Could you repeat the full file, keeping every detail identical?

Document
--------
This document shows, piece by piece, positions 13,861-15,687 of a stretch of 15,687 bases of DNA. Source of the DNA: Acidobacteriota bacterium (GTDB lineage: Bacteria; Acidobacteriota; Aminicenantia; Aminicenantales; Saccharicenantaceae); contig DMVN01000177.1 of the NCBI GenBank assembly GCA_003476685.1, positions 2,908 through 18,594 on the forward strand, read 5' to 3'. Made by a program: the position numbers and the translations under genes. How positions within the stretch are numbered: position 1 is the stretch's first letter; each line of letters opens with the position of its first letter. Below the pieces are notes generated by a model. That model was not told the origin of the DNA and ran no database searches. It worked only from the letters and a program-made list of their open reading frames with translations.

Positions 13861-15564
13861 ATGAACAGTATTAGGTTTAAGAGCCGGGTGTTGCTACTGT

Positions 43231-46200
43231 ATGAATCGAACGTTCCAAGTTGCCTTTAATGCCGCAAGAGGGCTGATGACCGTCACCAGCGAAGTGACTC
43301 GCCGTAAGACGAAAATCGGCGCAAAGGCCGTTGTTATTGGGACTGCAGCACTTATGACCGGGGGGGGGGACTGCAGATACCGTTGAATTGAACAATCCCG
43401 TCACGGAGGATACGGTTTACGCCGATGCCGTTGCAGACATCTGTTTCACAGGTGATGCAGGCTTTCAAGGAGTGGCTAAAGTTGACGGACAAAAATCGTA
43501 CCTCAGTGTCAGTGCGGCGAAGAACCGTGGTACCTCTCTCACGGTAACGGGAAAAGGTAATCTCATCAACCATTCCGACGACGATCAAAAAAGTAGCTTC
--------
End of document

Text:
This document shows, piece by piece, positions 13,861-15,687 of a stretch of 15,687 bases of DNA. Source of the DNA: Acidobacteriota bacterium (GTDB lineage: Bacteria; Acidobacteriota; Aminicenantia; Aminicenantales; Saccharicenantaceae); contig DMVN01000177.1 of the NCBI GenBank assembly GCA_003476685.1, positions 2,908 through 18,594 on the forward strand, read 5' to 3'. Made by a program: the position numbers and the translations under genes. How positions within the stretch are numbered: position 1 is the stretch's first letter; each line of letters opens with the position of its first letter. Below the pieces are notes generated by a model. That model was not told the origin of the DNA and ran no database searches. It worked only from the letters and a program-made list of their open reading frames with translations.

Positions 13861-15564
13861 ATGAACAGTATTAGGTTTAAGAGCCGGGTGTTGCTACTGT

Positions 43231-46200
43231 ATGAATCGAACGTTCCAAGTTGCCTTTAATGCCGCAAGAGGGCTGATGACCGTCACCAGCGAAGTGACTC
43301 GCCGTAAGACGAAAATCGGCGCAAAGGCCGTTGTTATTGGGACTGCAGCACTTATGACCGGGGGGGGGGACTGCAGATACCGTTGAATTGAACAATCCCG
43401 TCACGGAGGATACGGTTTACGCCGATGCCGTTGCAGACATCTGTTTCACAGGTGATGCAGGCTTTCAAGGAGTGGCTAAAGTTGACGGACAAAAATCGTA
43501 CCTCAGTGTCAGTGCGGCGAAGAACCGTGGTACCTCTCTCACGGTAACGGGAAAAGGTAATCTCATCAACCATTCCGACGACGATCAAAAAAGTAGCTTC